Sloane MebaneSloane Mebane

APS High School Attended: Wakefield High School – Class of 2012
HBCU Attended: Hampton University – Class of 2016
Major: Biological Sciences
Why did you choose to attend an HBCU?
I loved my experience in high school, being around so many unique voices, all with such unique perspectives. And so, when I was choosing a university, I wanted to continue to expose myself to unique cultural experiences. There is this false narrative regarding the African American community, where it’s perceived to be a monolith without the “diversity” that can be found in more mainstream institutions. However, to have attended an Historically Black College is to have immersed yourself into a diaspora that is one of the richest on the planet. It’s to form connections with individuals from all walks of life from across the globe all connected by this one black strand that ties you all together. I attended an HBCU because I wanted to be surrounded every day by Black success. I attended an HBCU because I wanted to be lifted up and to lift up my community as I sought to achieve my wildest dreams.

Kristian SpagginsKristian Spaggins

APS High School Attended: Washington-Liberty High School – Class of 2014
HBCU Attended: Hampton University – Class of 2018
Major: Political Science and Pre-Law
What advice do you have for students wanting to attend an HBCU?
I absolutely LOVED my experience at Hampton University, it truly shaped me into the woman that I am today.  To be around black culture for four years was a dream come true! I pledged Delta Sigma Theta Sorority, Inc., made life-long friendships and became the Senior Co-facilitator of the Student Leadership Training Program. I will forever remember my years at Hampton University, they are a part of who I am.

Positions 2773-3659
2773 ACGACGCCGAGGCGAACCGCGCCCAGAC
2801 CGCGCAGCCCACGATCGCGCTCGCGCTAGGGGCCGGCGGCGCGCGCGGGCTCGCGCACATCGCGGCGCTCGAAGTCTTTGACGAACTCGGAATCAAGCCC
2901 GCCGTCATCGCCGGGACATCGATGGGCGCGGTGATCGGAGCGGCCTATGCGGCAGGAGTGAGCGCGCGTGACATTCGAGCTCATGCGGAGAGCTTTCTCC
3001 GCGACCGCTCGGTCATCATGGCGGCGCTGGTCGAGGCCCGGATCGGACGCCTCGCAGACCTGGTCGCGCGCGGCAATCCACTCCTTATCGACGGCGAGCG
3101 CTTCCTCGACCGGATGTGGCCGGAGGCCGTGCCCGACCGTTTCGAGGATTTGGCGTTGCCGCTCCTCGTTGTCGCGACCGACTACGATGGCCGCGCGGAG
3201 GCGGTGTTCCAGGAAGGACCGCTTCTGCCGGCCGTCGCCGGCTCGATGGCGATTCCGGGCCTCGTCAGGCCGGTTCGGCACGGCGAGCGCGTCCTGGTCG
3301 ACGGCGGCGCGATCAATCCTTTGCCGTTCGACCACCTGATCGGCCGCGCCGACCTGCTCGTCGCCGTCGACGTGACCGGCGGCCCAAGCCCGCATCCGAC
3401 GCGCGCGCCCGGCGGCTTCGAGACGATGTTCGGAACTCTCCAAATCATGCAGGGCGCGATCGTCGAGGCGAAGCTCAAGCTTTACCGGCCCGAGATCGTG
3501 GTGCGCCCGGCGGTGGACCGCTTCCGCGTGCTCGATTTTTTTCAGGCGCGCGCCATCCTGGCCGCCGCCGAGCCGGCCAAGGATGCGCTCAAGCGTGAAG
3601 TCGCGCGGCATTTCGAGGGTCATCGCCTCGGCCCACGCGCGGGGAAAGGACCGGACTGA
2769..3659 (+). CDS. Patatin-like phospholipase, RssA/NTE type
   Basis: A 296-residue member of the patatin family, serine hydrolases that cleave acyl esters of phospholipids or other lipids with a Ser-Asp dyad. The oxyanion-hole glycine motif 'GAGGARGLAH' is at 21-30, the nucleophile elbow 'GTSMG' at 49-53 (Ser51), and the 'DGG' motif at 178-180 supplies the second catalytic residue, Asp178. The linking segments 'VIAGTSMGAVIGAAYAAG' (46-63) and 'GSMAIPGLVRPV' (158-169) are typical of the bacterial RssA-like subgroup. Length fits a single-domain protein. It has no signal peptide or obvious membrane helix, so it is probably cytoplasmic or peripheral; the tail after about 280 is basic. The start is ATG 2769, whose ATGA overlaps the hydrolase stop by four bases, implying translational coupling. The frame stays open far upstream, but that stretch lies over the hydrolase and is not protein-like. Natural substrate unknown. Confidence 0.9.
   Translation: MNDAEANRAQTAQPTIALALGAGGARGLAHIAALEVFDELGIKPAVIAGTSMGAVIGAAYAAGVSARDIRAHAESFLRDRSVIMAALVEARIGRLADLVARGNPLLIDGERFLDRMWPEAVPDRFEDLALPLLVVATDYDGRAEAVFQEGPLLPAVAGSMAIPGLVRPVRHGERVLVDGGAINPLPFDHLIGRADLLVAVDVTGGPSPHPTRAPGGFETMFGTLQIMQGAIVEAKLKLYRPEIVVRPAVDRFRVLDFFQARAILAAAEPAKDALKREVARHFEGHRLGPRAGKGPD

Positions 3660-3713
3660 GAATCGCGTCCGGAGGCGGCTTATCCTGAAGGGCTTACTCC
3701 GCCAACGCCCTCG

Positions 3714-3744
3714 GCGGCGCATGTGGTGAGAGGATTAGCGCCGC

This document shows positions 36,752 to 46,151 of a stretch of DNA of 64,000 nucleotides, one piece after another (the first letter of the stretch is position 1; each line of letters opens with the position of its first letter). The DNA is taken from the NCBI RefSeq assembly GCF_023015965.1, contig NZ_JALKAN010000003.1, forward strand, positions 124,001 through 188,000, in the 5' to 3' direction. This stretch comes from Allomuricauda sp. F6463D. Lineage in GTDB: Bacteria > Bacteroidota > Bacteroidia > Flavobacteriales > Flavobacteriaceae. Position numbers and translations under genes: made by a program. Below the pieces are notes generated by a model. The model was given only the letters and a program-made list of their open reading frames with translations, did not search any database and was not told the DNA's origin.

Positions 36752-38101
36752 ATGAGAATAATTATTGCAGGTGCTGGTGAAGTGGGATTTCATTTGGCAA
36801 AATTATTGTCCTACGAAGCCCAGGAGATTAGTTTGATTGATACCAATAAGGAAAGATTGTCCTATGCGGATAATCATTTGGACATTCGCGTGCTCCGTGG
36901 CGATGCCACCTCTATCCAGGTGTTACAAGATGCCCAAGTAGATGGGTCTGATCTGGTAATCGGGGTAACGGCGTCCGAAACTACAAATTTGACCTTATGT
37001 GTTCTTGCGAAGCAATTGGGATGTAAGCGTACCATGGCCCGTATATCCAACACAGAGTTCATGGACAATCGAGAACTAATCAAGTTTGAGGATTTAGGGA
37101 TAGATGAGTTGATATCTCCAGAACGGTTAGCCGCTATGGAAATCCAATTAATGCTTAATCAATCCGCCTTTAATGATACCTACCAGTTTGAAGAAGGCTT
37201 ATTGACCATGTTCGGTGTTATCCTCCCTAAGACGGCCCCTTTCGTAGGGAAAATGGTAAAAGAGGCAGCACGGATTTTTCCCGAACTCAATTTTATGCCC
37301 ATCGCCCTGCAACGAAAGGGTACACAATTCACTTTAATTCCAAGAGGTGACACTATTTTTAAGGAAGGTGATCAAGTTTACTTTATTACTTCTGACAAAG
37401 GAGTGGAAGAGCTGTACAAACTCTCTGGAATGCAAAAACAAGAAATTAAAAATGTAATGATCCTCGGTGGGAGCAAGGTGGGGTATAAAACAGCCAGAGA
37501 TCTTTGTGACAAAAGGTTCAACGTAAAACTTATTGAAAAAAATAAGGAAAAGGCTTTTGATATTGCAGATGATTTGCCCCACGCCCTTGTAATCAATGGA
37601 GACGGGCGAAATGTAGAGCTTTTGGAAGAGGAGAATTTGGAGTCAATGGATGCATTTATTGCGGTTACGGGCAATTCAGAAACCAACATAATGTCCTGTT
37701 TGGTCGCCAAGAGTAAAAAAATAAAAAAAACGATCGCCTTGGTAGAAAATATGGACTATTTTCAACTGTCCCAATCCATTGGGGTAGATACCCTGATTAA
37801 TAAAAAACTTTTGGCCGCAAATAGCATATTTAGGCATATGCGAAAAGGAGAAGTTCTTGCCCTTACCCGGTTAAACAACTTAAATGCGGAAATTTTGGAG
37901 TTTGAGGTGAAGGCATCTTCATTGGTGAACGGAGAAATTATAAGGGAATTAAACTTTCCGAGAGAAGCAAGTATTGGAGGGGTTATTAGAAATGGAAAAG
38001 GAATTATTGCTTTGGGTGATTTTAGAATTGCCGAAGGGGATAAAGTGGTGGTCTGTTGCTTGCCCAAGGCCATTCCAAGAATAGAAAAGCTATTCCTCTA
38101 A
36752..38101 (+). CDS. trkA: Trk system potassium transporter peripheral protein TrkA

Brenare WilliamsBrenare Williams

APS School Attended: Wakefield High School – Class of 2012
HBCU Attended: Virginia State University – Class of 2016
What advice do you have for students wanting to attend an HBCU?
I would assure students attending an HBCU to not feed into the notion that they’re aren’t on par with Ivy league and PWI’s. HBCU, unlike the latter, provide an authentic experience for all students that’s rooted in tradition, heritage and a long-lasting legacy for generations to come. They’re a unique connection and pride that students feel to their HBCU’s that leaves an impact felt far beyond their time on campus. Furthermore, through the strong family-oriented foundation built throughout each HBCU’s history. Attending an HBCU will provide you with resources that will be beneficial to you in the long run. Not only will you be prepared for success, you will find the joy in your profession through your journey. After graduating from an HBCU, you will say as most Alumni do, “I Love My HBCU!”